We already have many different kinds of breadboards! Why make another one? I have multiple reasons:
- It's a great way to teach anyone how a breadboard works and the basics of prototyping circuits without showing them a boring diagram.
- It's fun.
- LEGO. Breadboard. 'Nuff said.
If you haven't figured out from the title already, this is an instructable that will guide you through building your own single bus breadboard out of LEGO and other simple parts. It's taken characteristics from simple ways of building electronics, like paper circuits and breadboarding, and mashes them up with LEGO to make this. At the time of making, I had all of the parts lying around my house required to make this project. Hopefully you do, too, so you can build one right now!
- A roll of
- Electronic components with 2 leads (LEDs, diodes, resistors, capacitors)
- Alligator clips
- Copper tape, 5mm
- Each LEGO component is made from one 2x4 brick.
- LEGO jumpers need two 1x1 cylinder pieces apiece.
- The "breadboard" is made out of three 16x16 LEGO plates. You could make a larger breadboard by using a larger base.
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Step 1: Make the Breadboard Base
The breadboard consists of the three LEGO plates. Put them together like so to make the base of your project.
Step 2: Drilling Holes (LEGO Edition)
Get a 2x4. Where do you drill? That first picture has green studs plugged into the 2x4. No, don't put green studs into your 2x4. Those are there to show you where to drill. If you're still confused, images 2 and 3 should clear up things quickly. You understand? Good! On to the next step...
Step 3: Making a LEGO Component
Take the drilled 2x4 and one of the electronic components, which in this case is an LED. Bend the leads of the component and fit them into the holes of the 2x4. Bend the leads up and over the edges of the brick. (At this point, it may be handy to mark your polarity. For me, I put a bit of copper tape on the positive end of the brick). Feel free to make as many components as you want!
Step 4: Jumper Wires
To make LEGO compatible jumpers, cut out a one inch strip of copper tape and cut it in half lengthwise. Then, thread it through one of the cylinders like so and fold the copper tape around so that it makes contact. Now, clip the copper tape onto the cylinders, and you have a jumper wire! Make a few of these. You'll need more or less of these depending on the circuits you're making.
Step 5: Breadboard Part 2
Get the copper tape and the breadboard base. Cut out strips of copper about the length of a little less than 7 studs, and cut them in half to make smaller strips, which you should now stick onto the breadboard as illustrated. Make sure you have the middle divider down the center of the board. When you're done sticking those all the way down the breadboard, cut out those large strips to make the power rails, and it should end up looking like the last image if you got it right. This step is for the breadboard size that I made. If you have a different size/style breadboard, just adapt the steps to your own liking.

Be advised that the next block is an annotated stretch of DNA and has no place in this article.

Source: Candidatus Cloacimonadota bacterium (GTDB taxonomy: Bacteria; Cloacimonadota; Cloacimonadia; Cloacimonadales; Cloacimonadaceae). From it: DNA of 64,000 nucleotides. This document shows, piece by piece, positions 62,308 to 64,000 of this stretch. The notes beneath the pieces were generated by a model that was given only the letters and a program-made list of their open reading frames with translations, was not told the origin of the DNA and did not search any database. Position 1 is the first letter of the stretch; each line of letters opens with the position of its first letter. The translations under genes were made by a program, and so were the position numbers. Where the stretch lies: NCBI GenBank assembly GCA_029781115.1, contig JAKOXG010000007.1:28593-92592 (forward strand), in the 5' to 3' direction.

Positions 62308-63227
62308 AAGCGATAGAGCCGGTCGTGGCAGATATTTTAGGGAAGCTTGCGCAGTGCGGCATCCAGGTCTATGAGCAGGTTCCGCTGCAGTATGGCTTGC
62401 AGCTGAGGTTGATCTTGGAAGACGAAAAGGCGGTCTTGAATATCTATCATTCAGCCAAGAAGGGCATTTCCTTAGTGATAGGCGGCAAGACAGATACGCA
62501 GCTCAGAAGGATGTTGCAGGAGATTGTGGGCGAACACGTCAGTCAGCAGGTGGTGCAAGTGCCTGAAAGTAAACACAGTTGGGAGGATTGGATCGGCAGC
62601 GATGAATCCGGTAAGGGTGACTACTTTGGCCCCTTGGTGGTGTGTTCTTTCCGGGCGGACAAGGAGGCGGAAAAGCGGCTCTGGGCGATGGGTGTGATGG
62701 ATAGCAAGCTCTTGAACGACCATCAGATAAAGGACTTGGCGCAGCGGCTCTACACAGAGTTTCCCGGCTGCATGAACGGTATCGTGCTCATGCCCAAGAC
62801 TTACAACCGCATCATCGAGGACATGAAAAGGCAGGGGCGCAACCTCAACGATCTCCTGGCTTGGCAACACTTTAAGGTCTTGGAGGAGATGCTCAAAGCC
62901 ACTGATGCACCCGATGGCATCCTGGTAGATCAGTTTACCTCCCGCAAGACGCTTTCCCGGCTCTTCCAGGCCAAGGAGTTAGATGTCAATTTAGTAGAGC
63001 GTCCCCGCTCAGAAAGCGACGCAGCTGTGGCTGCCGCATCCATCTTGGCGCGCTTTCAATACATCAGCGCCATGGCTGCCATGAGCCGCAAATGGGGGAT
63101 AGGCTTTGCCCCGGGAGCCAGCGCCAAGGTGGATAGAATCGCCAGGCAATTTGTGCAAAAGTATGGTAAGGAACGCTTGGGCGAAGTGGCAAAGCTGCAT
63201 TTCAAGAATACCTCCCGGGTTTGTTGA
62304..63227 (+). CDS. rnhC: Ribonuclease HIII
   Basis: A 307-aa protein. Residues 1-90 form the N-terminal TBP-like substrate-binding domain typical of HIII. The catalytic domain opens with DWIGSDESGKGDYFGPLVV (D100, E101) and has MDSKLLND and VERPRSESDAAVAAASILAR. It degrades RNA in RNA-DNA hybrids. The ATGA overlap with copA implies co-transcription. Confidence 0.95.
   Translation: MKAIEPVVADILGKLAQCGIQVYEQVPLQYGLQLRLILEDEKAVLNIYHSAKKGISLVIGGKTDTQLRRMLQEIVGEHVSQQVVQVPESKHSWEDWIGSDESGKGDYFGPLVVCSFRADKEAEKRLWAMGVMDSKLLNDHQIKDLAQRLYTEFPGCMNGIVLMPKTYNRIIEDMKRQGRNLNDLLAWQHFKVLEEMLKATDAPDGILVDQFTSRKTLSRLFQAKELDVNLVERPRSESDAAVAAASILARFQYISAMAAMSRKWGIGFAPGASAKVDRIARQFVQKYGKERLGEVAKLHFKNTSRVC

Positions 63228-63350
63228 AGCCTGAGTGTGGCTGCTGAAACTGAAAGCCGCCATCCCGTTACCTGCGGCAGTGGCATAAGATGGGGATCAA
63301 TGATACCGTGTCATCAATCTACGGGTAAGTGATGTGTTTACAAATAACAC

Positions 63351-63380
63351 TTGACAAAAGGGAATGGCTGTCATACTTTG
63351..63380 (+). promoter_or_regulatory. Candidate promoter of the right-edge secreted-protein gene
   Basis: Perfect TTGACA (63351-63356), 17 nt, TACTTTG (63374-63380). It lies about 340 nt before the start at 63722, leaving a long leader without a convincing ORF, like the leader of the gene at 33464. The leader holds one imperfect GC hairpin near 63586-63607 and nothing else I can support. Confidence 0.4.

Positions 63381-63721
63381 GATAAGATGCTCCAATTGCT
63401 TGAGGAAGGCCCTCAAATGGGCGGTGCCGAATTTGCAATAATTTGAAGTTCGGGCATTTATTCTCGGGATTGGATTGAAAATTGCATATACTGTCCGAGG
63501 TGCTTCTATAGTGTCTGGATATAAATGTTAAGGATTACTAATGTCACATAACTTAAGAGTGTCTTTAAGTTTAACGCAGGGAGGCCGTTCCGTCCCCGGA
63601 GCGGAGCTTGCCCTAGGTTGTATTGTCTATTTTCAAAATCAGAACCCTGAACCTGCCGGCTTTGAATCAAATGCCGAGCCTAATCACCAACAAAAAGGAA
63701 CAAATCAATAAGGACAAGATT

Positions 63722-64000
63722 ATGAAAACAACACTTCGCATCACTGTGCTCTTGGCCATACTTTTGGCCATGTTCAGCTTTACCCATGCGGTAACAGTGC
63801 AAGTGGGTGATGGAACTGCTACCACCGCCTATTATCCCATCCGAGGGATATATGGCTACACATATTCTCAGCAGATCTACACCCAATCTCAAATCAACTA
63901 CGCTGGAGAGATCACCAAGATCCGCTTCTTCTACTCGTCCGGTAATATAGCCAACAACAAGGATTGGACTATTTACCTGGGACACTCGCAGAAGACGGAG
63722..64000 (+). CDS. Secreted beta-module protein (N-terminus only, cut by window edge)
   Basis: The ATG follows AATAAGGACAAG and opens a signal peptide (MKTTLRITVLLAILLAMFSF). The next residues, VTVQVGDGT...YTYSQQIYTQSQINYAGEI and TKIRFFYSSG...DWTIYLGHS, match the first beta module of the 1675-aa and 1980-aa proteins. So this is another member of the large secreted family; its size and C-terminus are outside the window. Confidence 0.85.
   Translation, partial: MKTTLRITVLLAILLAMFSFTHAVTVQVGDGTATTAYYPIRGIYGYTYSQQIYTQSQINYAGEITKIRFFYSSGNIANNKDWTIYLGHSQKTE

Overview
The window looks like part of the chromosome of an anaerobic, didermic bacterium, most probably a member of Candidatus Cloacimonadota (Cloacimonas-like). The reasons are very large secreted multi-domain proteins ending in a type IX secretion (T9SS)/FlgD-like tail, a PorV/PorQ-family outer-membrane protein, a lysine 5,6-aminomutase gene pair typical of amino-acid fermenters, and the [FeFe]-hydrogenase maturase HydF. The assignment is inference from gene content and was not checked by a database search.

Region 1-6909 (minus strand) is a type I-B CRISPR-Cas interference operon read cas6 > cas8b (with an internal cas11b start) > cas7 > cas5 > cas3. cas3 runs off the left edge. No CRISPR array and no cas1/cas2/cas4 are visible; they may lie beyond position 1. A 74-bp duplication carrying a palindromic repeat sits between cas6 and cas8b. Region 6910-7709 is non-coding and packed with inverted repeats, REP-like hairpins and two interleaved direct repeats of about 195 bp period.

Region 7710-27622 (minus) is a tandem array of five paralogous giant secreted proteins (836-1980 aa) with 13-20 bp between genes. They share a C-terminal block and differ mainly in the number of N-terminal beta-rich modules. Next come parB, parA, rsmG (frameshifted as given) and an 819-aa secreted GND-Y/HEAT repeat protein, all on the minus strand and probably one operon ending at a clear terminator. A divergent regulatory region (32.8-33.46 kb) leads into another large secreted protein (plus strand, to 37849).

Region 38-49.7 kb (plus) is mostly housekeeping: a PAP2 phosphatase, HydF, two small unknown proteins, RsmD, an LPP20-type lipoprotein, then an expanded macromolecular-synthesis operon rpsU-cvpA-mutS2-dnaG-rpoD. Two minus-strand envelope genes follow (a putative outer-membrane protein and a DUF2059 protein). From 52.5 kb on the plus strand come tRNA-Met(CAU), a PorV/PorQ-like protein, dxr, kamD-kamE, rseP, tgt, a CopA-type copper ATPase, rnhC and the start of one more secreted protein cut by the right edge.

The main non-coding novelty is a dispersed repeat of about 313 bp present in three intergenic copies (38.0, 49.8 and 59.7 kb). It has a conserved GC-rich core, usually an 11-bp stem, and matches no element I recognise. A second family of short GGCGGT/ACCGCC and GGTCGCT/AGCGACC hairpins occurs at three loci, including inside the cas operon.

Step 6: Battery
Attach the alligator clips to the positive and negative ends of the board, and make sure they're making contact with the copper tape. To attach the power source (I'm using a coin cell), you have a couple options for holding the battery. In the spirit of DIY, you can tape some conductor to the negative and positive ends of the battery and then use alligator clips to hold it, but I found I got better results with just using a holder.
Step 7: Building a Circuit
Here are the steps for building simple circuits with this breadboard:
1 - Place the component bricks. Make sure they go across the center of the board, as that's where you can get the most accurate connections.
2 - Make connections. Place the jumpers on the board to build the circuit. If you have matching cylinders on each jumper, that's awesome, because that means that you can place the cylinders first and then clip your alligator clips on easily!
3 - Let 'er rip! Connect the battery to the board. If you did everything right, it should work!
Step 8: Troubleshooting
Problems will pop up, the main one being that the circuit doesn't work. For that, I have a few suggestions:
- Are the wires making contact with the copper tape? As you see in the first picture, the alligator clip and the copper tape on the cylinder should touch AND make contact with the copper tape strip you want it to connect to.
- Is the battery/component's polarity right? Make sure that everything is put in the right way. Marking the bricks should help.
- Are the components making contact? Make sure that the leads are touching the copper tape.
Step 9: Done!
You've finished! Have fun! You can mess around with this, teach people basic electronics and then advance to the classic breadboard with this, build a house that lights up with this, and more! If you want to make this, I like and encourage tweaking. I still haven't figured out how to incorporate other pieces into this project, like potentiometers, buttons, and 555 timer ICs, how to put brick components elsewhere than the center of the board, and if someone found out these, that would be nice to see!
Thanks for taking the time to read the whole instructable (I hope)!
Comments and votes in the multi-discipline contest are very much appreciated :D
See you next time!
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